Jamshedpur, June 26: A drifting monsoon trough is going to keep the rains away from Jharkhand over the next few days, though the same phenomena has meant downpours in Sikkim, Tripura, north Bihar and Arunachal Pradesh.
The Patna Meteorological Office today said rainfall in Jharkhand would be less intense over the next three days as the monsoon trough — a broad area of low atmospheric pressure running east-west through the tropics between June and September — had shifted north.
Thus, mainland Jharkhand and its neighbouring states would be relatively dry, till the trough drifts back again to its normal position, said A.K. Sen, director of the Patna Met office.
This was the first time the trough had shifted from Jharkhand after the onset of monsoon on June 19. However, the senior Met official said there would not be a complete lull. “Isolated places in Jharkhand will continue to get light showers due to the rain-bearing clouds,” he said.
In Met parlance, the prevailing condition is called “oscillation period”, which usually lasts three to four days. If the monsoon trough is not restored by then, a condition called break monsoon would set in, when the monsoon currents will draw moisture from Jharkhand and its neighbouring states, leading to rainfall in the foothills of the Himalayas. Break monsoon conditions last seven to 10 days.
Reinforcing the Patna Met office predictions, director of Ranchi Met Office G.K. Mohanty said there would be no significant change in weather conditions in the next few days. “Scattered rainfall will continue, but there is little possibility of heavy rain,” he said.
The Regional Meteorological Centre at Alipore in Calcutta also ruled out heavy showers, but held out faint hope.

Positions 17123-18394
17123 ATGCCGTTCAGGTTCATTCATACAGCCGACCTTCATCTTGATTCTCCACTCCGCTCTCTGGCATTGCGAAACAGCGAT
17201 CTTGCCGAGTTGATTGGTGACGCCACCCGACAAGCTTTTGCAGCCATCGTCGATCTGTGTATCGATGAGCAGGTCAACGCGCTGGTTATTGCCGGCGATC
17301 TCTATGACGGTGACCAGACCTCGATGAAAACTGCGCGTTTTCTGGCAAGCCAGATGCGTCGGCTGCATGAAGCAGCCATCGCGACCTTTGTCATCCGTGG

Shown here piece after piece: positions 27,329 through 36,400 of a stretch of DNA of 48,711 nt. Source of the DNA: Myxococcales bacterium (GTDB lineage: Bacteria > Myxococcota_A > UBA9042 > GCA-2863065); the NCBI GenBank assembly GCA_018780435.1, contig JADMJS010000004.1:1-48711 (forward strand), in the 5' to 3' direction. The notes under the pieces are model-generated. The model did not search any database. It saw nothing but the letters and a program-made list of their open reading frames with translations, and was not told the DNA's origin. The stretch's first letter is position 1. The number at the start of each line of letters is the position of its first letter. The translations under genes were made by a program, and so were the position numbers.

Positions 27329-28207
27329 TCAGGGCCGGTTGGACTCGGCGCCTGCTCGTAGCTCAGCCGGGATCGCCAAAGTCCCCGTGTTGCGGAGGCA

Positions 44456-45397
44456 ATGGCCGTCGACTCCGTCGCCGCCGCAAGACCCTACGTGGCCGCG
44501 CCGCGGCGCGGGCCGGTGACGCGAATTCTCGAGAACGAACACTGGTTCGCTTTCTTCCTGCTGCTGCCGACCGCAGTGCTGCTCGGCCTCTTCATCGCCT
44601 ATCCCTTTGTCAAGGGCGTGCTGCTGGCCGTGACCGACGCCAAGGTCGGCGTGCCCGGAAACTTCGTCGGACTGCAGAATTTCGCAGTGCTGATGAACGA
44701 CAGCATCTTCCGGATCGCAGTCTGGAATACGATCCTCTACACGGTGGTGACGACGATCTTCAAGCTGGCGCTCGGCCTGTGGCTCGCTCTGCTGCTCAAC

“A strong depression over Bay of Bengal can help restore the drifting trough. However, a strong depression seems unlikely in the next four or five days,” said a duty officer.
According to data available, the rain--meter had been stagnant in Ranchi, Jamshedpur and Daltonganj for more than 24 hours now.
The June rain count of the state currently stands at 122mm, against a normal of 135mm, or a deficit of 10 per cent. To cover the deficit, the skies need to pour another 70-80mm of rain in the four remaining days of the month.
Individually, Ranchi faces a rainfall deficit of 33 per cent. Against an average normal of 136.3mm, Ranchi has so far has received 91.2mm.
Other districts facing a rain shortfall are Gumla (77 per cent), Ramgarh (46 per cent), Seraikela-Kharsawan (56 per cent) and Deoghar (83 per cent). Garhwa tops with a rainfall deficit of 99 per cent.
On the other hand, East Singhbhum has recorded 8 per cent surplus rainfall. The district received 183.5mm of rain against a normal of 170mm. Khunti topped the chart with a 103 per cent surplus. Against a normal of 136mm, Khunti recorded an impressive 276mm. Several other districts like Koderma, Latehar, Lohardaga and Simdega also notched surplus figures.
The lack of rainfall activity has resulted in an increase in maximum temperature in most places. Bokaro today recorded a maximum of 38.9°C against yesterday’s 32.2°C, a rise of six degrees and one degree above normal.
Similarly, the day temperatures also shot up by 2-3 degrees in Ranchi, Daltonganj, Deoghar, Hazaribagh, Koderma and several other districts.